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L.A. City Council: Did Fracking Trigger the Quake?

Councilmembers are asking staff to investigate.

The Los Angeles City Council called for an investigation into whether fracking caused Monday's earthquake. Photo credit: Jonathan Oyama
The Los Angeles City Council called for an investigation into whether fracking caused Monday's earthquake. Photo credit: Jonathan Oyama

Three Los Angeles City Council members today called on city staff to investigate whether oil and natural gas drilling methods like fracking helped trigger Monday's magnitude-4.4 earthquake.

Councilmen Paul Koretz and Mike Bonin introduced a motion, seconded by Councilman Bernard Parks, that would direct city staff to work with the California Division of Oil, Gas and Geothermal Resources, or DOGGR, the U.S. Geological Survey and the South Coast Air Quality Management District to produce a report looking into whether a link exists between fracking and the temblor.

Seismologists said the 6:25 a.m. earthquake -- dubbed by some as the "Shamrock Shake" because it occurred on St. Patrick's Day -- was the strongest to "hit directly under the Santa Monica Mountains in the 80 years since seismic record-keeping began in the area," according to the motion.

USGS officials said there has been a dramatic rise in recent years of "noticeable earthquakes" that exceed 3.0-magnitudes in central and eastern United States, according to the motion.

The geological survey also found that some of the earthquakes happening in Oklahoma, Arkansas, Texas and Ohio were caused by activities related to fracking, the councilmen contend in the motion.

Monday's earthquake originated in West Los Angeles, near where active oil extraction activities have been reported, according to the motion.

Fracking involves injecting a mixture of water and chemicals at high pressure into the ground to free up trapped natural gas and oil deposits.

The City Council last month ordered a halt to fracking, gravel packing, acidizing and other "unconventional" drilling and well-stimulation methods that some oil companies might be using in and around Los Angeles.

City attorneys are expected to prepare an ordinance within the next two months that would impose a moratorium on these drilling methods.

Bonin and Koretz said last month that their biggest worry regarding fracking, aside from its potential impacts on the water supply, is its effects on a region teeming with earthquake faults.

--City News Service


Brentwood Resident # 49 March 19, 2014 at 07:47 PM
@ Venicebeachpress.com - You are certainly entitled to your opinion, but for the sake of clarity and to make sure your thinking is sound, I assume you think the CTA is also a "Greedy Pig". Since they are the now the single most powerful special interest in California. In 2010, the CTA had spent more than $210 million over the previous decade on political campaigning—more than any other donor in the state. In fact, the CTA outspent the pharmaceutical industry, the OIL industry, and the tobacco industry combined. The first major win came in 1988, with the passage of Proposition 98. That initiative compelled California to spend more than 40 percent of its annual budget on education in grades K–12 and community college. The spending quota eliminated schools’ incentive to get value out of every dollar: since funding was locked in, there was no need to make things run cost-effectively. Thanks to union influence on local school boards, much of the extra money—about $450 million a year—went straight into teachers’ salaries. Prop. 98’s malign effects weren't limited to education, however: by essentially making public school funding an entitlement rather than a matter of discretionary spending, it hastened California’s erosion of fiscal discipline. In recent years, estimates of mandatory spending’s share of the state’s budget have run as high as 85 percent, making it highly difficult for the legislature to confront the severe budget crises of the past decade.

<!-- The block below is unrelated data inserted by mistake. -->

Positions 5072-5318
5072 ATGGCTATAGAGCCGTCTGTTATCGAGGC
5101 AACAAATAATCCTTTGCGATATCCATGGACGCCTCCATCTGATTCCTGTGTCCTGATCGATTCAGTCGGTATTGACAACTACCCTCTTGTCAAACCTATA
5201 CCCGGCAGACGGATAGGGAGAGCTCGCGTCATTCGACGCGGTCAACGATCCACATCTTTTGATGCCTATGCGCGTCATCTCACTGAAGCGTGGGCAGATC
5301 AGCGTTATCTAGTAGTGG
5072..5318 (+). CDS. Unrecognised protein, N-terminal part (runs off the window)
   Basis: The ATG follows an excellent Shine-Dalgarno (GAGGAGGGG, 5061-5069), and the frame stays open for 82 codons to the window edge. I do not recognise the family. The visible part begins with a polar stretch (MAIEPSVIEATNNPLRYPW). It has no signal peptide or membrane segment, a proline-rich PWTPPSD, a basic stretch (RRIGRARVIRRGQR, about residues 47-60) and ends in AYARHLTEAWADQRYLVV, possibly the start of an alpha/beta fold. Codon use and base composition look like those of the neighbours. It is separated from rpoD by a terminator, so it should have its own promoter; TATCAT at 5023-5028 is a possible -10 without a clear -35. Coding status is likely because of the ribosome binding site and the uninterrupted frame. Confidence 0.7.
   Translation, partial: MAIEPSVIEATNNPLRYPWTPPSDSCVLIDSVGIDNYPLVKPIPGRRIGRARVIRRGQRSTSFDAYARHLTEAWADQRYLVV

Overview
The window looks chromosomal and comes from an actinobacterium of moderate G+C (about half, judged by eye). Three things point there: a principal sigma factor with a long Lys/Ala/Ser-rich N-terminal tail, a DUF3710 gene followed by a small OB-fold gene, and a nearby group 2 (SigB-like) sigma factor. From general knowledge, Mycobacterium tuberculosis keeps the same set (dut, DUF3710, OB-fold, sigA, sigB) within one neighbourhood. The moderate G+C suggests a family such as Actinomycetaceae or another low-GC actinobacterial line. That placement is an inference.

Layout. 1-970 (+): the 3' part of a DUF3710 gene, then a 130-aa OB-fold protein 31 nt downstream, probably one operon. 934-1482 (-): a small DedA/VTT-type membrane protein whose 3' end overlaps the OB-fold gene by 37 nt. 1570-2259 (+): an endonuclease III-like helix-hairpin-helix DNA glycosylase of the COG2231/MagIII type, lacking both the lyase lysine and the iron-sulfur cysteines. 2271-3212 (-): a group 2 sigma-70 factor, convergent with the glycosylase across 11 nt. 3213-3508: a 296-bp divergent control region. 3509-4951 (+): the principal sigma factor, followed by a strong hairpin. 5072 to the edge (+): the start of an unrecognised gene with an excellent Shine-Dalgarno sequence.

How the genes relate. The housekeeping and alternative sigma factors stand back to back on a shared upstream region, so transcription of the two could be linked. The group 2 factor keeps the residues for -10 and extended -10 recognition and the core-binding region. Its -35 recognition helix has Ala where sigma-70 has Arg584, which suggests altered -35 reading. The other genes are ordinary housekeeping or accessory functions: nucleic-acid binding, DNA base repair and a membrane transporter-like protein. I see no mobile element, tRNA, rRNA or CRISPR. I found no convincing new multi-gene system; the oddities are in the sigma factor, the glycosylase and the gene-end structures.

Jeff Cohn March 20, 2014 at 09:57 AM
I think there could be smaller quakes that have been triggered by fracking in the Playa Del Rey / Marina Del Rey area. See DrillingMaps.com http://www.drillingmaps.com/marina-del-rey.html
Amar Rao March 20, 2014 at 04:23 PM
As Lucy Jones of Caltech observed, this is highly unlikely; the earthquake was at three times the depth of the deepest well in the VA area. Please rely on science here just as much as we would in the climate change arena.
venicebeachpress.com March 21, 2014 at 07:54 AM
Brentwood resident. Fracking not cta, stay on point. Fracking laws in ca are non existant. They do nothing but allow crazy fracking. If you take the position that destroying our planet and gutting out the ground for oil and greed is cool then so be it. I disagree and think your ignorance is your problem. And yes jerry wood, greedy pigs you dummy!
Mara T March 23, 2014 at 03:09 AM
Use wave energy then.. Oil is only still used due to corporate greed, CA clearly is ready for an alternate source.

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